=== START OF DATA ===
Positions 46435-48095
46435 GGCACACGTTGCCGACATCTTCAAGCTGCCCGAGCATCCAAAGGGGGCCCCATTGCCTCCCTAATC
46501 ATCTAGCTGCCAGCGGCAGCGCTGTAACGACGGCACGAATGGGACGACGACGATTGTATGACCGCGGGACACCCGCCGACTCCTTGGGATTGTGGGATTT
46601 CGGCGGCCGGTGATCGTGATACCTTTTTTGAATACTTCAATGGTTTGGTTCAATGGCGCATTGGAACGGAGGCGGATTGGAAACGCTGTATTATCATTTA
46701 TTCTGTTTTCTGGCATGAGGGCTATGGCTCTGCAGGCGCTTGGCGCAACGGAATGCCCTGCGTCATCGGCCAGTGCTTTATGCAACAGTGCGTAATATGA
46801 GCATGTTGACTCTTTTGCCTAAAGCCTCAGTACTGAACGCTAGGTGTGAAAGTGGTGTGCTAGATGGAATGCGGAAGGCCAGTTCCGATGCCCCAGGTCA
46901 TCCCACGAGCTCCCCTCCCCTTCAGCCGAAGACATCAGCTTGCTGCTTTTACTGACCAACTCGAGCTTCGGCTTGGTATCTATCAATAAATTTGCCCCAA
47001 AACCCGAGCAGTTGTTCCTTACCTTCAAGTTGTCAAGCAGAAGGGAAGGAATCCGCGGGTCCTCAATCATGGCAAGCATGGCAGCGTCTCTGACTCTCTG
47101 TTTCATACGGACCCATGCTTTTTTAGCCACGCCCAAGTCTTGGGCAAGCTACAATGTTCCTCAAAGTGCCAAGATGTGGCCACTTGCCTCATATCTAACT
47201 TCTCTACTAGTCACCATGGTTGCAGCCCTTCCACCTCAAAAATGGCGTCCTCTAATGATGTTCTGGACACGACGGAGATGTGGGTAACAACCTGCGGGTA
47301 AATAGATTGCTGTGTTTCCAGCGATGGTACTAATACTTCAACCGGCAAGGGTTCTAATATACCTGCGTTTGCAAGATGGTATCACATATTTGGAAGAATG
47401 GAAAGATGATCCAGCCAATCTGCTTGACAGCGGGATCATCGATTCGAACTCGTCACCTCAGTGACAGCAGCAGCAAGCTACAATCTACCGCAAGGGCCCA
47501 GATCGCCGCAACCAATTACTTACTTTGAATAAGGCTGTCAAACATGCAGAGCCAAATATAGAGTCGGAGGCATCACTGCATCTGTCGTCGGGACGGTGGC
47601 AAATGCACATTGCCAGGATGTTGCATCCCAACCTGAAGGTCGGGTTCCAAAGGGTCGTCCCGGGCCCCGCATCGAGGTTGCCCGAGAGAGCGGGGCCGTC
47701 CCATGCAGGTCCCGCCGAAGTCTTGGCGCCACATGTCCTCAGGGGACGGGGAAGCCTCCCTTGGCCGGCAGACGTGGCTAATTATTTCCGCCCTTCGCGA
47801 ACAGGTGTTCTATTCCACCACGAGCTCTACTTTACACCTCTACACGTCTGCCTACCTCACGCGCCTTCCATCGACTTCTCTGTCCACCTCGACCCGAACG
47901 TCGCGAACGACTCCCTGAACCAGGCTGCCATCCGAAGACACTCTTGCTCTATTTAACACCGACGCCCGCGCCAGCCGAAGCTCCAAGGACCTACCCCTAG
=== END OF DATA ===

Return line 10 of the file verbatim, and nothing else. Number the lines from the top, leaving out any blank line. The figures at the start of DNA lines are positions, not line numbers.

47201 TCTCTACTAGTCACCATGGTTGCAGCCCTTCCACCTCAAAAATGGCGTCCTCTAATGATGTTCTGGACACGACGGAGATGTGGGTAACAACCTGCGGGTA